He’s named it Antonia, and Corelli’s first name is Antonio so he believes the mandolin to be the other half of himself. He has no parents and is a bit of a nomad so the instrument is something he feels he can be at one with.

Unlike Corelli, weren’t you early in this process rather dramatically separated from your mandolin?
You know, there should be a rule that you are warned when you get on a train never to put your items on a rack if you want to keep hold of them. I’d had the mandolin with me for four months and after a very long day of rehearsals, when we had finished around nine or ten p.m., I got off the train and got home and had dinner and realized I had left it on the train.

Madison Clare as Pelagia & Alex Mugnaioni as Captain Corelli in Captain Corelli's Mandolin
(Photo: Marc Brenner)

What happened then?
It was sort of amazing publicity: Captain Corelli loses his mandolin! We got some lovely offers from people on Twitter saying, “Use my mandolin,” but unfortunately they weren’t quite right. There’s a specific mandolin you have to have in the show, so we had to find the exact right one.

Had you had mandolin training before?
I started as a brass player on the cornet and my teacher was like, “You’re not very good at this,” so I moved on to the euphonium, which is sort of a small tuba. I then went on to the trombone and taught myself guitar and a bit of piano—unfortunately you can’t play them all at the same time! [Laughs]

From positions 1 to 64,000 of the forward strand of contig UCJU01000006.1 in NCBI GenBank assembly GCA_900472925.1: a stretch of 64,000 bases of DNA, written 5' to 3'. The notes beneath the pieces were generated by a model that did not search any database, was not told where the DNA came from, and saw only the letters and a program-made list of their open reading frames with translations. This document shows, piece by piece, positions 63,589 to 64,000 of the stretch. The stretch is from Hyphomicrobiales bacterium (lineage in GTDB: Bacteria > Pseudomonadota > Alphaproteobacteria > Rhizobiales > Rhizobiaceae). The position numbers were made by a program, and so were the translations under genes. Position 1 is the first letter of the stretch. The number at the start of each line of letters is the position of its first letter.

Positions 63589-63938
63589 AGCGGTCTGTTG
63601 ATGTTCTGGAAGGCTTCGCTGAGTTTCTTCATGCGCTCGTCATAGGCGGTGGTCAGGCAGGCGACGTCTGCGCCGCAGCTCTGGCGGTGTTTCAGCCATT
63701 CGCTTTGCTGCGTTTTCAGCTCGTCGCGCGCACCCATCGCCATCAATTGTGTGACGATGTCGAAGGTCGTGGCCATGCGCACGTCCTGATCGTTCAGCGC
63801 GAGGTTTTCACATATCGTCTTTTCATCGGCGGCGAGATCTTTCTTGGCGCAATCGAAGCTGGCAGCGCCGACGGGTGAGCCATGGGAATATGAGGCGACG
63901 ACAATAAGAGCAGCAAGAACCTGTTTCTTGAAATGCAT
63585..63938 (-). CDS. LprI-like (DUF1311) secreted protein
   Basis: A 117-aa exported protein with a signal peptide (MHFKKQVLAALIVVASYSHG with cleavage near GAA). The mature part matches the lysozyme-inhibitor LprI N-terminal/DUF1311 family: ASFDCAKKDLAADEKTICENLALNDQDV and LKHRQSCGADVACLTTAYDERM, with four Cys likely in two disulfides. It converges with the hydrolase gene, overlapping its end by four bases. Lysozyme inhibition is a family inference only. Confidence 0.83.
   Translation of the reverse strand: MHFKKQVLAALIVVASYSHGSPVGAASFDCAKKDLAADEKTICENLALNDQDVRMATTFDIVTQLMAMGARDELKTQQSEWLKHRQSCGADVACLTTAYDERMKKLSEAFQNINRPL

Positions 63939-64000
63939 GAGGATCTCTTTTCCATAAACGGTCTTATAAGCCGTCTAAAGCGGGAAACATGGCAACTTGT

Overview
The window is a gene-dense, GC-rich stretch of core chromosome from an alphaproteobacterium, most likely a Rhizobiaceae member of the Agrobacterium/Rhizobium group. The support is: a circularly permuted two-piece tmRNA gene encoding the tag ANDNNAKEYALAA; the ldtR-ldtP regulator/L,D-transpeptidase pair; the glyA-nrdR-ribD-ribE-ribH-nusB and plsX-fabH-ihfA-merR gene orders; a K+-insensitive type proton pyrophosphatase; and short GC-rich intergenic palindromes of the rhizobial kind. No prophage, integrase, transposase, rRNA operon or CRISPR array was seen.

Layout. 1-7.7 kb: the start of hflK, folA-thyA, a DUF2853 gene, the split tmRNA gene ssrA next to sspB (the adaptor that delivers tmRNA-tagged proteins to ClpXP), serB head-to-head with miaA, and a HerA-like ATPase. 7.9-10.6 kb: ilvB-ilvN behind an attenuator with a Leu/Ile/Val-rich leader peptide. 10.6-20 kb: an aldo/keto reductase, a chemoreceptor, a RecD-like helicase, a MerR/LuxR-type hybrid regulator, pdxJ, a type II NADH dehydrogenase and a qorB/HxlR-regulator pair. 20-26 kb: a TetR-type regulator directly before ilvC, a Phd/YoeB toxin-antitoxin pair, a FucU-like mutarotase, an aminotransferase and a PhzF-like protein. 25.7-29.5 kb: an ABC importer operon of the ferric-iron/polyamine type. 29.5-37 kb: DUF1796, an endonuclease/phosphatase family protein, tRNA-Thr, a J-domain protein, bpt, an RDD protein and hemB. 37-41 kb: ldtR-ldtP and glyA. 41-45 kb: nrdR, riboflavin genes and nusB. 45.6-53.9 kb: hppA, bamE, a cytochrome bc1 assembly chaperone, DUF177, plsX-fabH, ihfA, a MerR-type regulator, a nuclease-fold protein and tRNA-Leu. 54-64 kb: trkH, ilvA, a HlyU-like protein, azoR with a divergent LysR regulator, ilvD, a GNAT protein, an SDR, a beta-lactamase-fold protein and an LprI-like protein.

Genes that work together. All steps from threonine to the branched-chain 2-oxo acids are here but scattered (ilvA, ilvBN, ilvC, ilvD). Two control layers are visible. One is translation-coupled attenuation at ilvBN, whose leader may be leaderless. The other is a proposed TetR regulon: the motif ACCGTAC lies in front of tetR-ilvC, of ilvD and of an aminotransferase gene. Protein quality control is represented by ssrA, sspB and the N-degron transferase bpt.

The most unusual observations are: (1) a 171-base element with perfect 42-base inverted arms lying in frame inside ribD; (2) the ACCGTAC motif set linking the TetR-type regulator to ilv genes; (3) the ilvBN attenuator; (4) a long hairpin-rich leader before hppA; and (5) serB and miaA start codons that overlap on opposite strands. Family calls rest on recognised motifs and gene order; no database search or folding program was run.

In the spirit of authenticity, were you tempted to head to Cephalonia yourself for inspiration?
I think Melly [Still, the director] and Neil and a few of the others went on a sort of creative “jolly” before the cast was pulled together, but we weren’t funded to go there. I said I’d love to go and do some research, and the production team said that if I and the cast wanted to get a bus together and go, that would be good publicity and we could do a blog while we were there—but there wasn’t time.

Have you consulted the 2001 John Madden film of the same novel, with Nicholas Cage as Corelli?
No, I haven’t. Somebody got me the film last December for my birthday and it’s still in the plastic wrapping. I avoided it because I wanted to make up my own mind about who Corelli was, rather than be in any way infected by the performance in the film. That can happen once you get something in your head.

No chance, therefore, of unleashing your hidden Nicholas Cage?